The ways various news organizations cover the same news story – why swimmers’ fingers get wrinkled – provides a test case on whether evolutionary theory adds any value.It’s one of those things we all know from experience but only a scientist would want to explain: why do our fingers get wrinkled like prunes after about 5 minutes underwater? Recent studies show that the phenomenon is controlled by the autonomous nervous system. Tom Smulders, an evolutionary biologist at Newcastle University in the United Kingdom, decided to run some experiments. Bottom line: the wrinkles may serve a purpose, helping us to grip things better underwater.We could leave it at that, but some news sources wanted to invoke evolutionary theory to explain it. Other sources, though secular and supportive of evolution, didn’t refer to it. Here’s the breakdown:Jonathan Amos at the BBC News gave evolution the most credit. Right off the bat, he said prune fingers “suggest our ancestors may have evolved the creases as they moved and foraged for food in wet conditions.” Finding that they are under nervous system control “led scientists into thinking there must be some deeper evolutionary justification for the ridges.” Smulders considered it “less of a leap to assume there must be a function for it, and that evolution has selected it. And evolution wouldn’t have selected it unless it conferred some sort of advantage.“Helen Thomson at New Scientist didn’t refer to evolution at all. “Why do our fingers do prune impressions when soaked? It could be an adaptation that gives us better grip underwater,” she said, referring only to the functional purpose of a better grip. A lot of her readers, though, got into evolution debates in the comments.Sid Perkins at Science Now invoked evolution three times. “Having something under the direct control of a nerve, even an involuntary one, suggests it serves an evolutionary purpose,” he said, adding later, “It’s also unclear whether wrinkles evolved to help us grasp underwater objects, or whether they’re simply a byproduct of a nervous system quirk. Weber says finding out whether such puckering occurs in other primates might shed light on the evolutionary origins of the phenomenon.“Becky Summers at Nature News brought in evolution only tangentially, mentioning that “In 2011, Mark Changizi, an evolutionary neurobiologist at 2AI Labs in Boise, Idaho, and his colleagues, suggested that wrinkling, being an active process, must have an evolutionary function.” But the next statement focused on the design, noting that wrinkling “appeared to be optimized for providing a drainage network that improved grip. But until now, there was no proof that wrinkly fingers did in fact offer an advantage.”Charles Choi at Live Science repeatedly gave evolution the credit, quoting Smulders that the “functional feature” has”very likely been selected for by evolution.” Looking for “a potential explanation of why this effect might have evolved,” he quoted Smulders speculating that “it could have helped with gathering food from wet vegetation or streams.” Smulders took more of a leap to assume, further, that the wrinkling on the toes might have helped our ancestors in the trees. It will take further research to “shed light on when and why it evolved.“Science Magazine‘s feature “Random Samples” didn’t mention evolution at all in four paragraphs on the subject, other than to note that Tom Smulders is an evolutionary biologist. “The pale wrinkles that adorn fingertips after an extended soaking may be unsightly, but they serve a purpose: They help us get a stronger grip on slippery objects,” the article said, focusing on purpose.So while most reporters invoked evolution, a couple did not. Were they lacking anything for the omission? All of the articles noted that there appears to be a purpose for wrinkled fingers underwater, but none of them explained how a purposeless process could arrive at purpose.The only vestigial organ left in evolutionary theory is evolution itself. You can see how it was completely useless as an explanation for this simple phenomenon, a vestige of an outworn Victorian myth. The reporters either (1) cheat or (2) misunderstand evolution when they say that prune fingers “evolved to” or “evolved for” anything. Evolve is not an active verb; it’s passive. It’s a passive result of happenstance, not a force leading to a purposeful end. If wrinkly fingers appeared by happenstance, and they happened to have a function, evolution couldn’t care less. It’s especially hilarious to believe that the evolution made the autonomic nervous system fine-tune this adaptation, enabling it on fingers and toes but not on biceps or buttocks (don’t monkeys sit on rocks underwater?). When speaking of purpose, adaptation, and function, we should be thinking intelligent design – the only cause capable of achieving purposeful ends.Here are some new oxymorons provided by the reporters to add to your Darwin Funnies file: evolutionary justification, evolutionary purpose, evolutionary function. Think about that first one for awhile until you LOL.Evolution gets tacked onto these stories by human beings who innately understand purpose. They purposefully add evolution as an entertaining wrinkle on their story, but it doesn’t help scientific explanation get a grip. (Visited 85 times, 1 visits today)FacebookTwitterPinterestSave分享0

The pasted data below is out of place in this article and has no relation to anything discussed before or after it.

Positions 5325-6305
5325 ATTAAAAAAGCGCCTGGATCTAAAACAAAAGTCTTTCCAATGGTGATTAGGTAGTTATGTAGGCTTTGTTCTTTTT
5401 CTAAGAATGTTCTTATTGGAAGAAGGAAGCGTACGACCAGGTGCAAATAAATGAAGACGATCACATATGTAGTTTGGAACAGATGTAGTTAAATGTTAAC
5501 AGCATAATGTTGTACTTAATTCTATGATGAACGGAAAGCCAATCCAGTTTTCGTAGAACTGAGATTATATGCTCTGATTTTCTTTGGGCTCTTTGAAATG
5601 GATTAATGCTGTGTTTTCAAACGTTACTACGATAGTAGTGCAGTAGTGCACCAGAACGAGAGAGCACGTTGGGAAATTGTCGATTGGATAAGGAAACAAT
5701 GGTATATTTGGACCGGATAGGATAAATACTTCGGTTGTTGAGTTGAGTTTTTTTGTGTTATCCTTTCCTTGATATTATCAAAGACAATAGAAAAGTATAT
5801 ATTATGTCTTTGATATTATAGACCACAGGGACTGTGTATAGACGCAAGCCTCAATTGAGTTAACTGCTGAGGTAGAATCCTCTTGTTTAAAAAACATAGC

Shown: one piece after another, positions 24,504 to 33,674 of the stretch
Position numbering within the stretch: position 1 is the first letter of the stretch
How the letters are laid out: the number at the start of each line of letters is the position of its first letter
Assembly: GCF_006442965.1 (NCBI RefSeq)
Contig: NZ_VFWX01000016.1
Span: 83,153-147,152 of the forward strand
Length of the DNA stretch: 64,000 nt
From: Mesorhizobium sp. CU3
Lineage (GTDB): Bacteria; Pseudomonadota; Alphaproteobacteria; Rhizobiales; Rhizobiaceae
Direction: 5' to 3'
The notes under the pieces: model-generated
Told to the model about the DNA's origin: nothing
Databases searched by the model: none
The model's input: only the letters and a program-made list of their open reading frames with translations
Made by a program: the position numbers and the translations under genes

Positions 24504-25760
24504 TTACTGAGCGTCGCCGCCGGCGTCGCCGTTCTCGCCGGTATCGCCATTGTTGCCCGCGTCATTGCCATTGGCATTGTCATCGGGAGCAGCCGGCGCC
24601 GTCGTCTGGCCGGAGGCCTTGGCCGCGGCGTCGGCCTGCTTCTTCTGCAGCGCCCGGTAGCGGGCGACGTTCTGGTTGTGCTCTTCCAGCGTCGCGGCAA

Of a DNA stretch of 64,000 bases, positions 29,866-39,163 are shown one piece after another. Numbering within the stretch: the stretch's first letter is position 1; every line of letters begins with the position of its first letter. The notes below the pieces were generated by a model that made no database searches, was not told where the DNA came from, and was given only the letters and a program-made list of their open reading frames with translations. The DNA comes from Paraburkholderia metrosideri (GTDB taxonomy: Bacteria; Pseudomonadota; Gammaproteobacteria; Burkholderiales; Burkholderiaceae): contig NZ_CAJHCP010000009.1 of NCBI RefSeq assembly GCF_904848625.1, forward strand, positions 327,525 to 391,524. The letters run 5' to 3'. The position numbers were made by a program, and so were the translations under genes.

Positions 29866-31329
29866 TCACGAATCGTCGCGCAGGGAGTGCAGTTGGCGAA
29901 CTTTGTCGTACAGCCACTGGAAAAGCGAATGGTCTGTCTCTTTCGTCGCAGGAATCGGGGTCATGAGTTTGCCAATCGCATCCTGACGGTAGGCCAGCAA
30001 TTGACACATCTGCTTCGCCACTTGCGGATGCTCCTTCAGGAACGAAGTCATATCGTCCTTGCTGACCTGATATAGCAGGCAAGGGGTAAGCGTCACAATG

A five-member team of the vigilance department on Thursday carried out raids to arrest Vinod Kumar, senior IAS officer, who was convicted in a corruption case on Tuesday.Vigilance sleuths searched Mr. Kumar’s official residence at VIP Colony in Nayapalli on Thursday, but they had to return empty-handed. They had also raided his residence on Wednesday evening.Special vigilance court, Bhubaneswar, had issued non-bailable arrest warrants while convicting the 1989 batch IAS officer, who as managing director of the Odisha Rural Housing Development Corporation (ORHDC) was involved in arbitrary loan disbursement in the rural housing development programme“We have so far conducted three rounds of searches. The officer is untraceable. It seems he is avoiding arrest. We are trying our best to find him out,” said Nirmal Mohanty, Deputy Superintendent of Police (vigilance).If the officer is not traced by Friday, process would be initiated to declare him a proclaimed absconder and attach his property, he said.
Greece’s Giorgos Samaras celebrates with his team after he scored on a penalty kick in the final minutes of the match. (AP Photo)Georgios Samaras scored an injury-time penalty to put Greece into the second round of the World Cup with a 2-1 win over Ivory Coast on Tuesday. Samaras was adjudged to have been tripped in the area by substitute Giovanni Sio, and calmly slotted in the spot kick for a win that puts Greece through to the knockout stage. Ivory Coast would have advanced with a draw. “This means so much to me, to us … Tonight we had energy,” Samaras said, dedicating the win to Greeks suffering through financial crisis. “We really hope we can make the people happy back home. We are a team. A team – that’s it.” The Greeks had taken the lead just before halftime through substitute Andreas Samaris, but substitute Wilfried Bony equalized for Ivory Coast in the 74th, beating goalkeeper Pangiotis Glykos from close range after being set up by Gervinho. That goal looked like it would put the Africans through until the late drama. Samaras met a cross in the area and went to shoot with his left leg, which got caught against the leg of Sio. Samaras’ foot then hit the ground and he fell to the turf, drawing a penalty. With his country’s hopes on the line, Samaras sent his spot kick past goalkeeper Boubacar Barry, who guessed the right way but couldn’t keep the ball out. Veteran striker Didier Drogba started for Ivory Coast along with Yaya and Kolo Toure despite the recent death of their brother Ibrahim. The Ivorians wore black armbands as a sign of mourning.advertisement Greece, which had failed to score in the previous two Group C matches, finished second in Group C with four points, behind winner Colombia with nine. Ivory Coast had three and Japan one. Greece had not scored in its first two games in Brazil, but missed a handful of scoring chances against Ivory Coast, hitting the crossbar twice with shots from distance. The Greeks were also forced to make two early substitutions after valuable midfielder Pangiotis Kone and goalkeeper Orestis Karnezis were injured in the first half.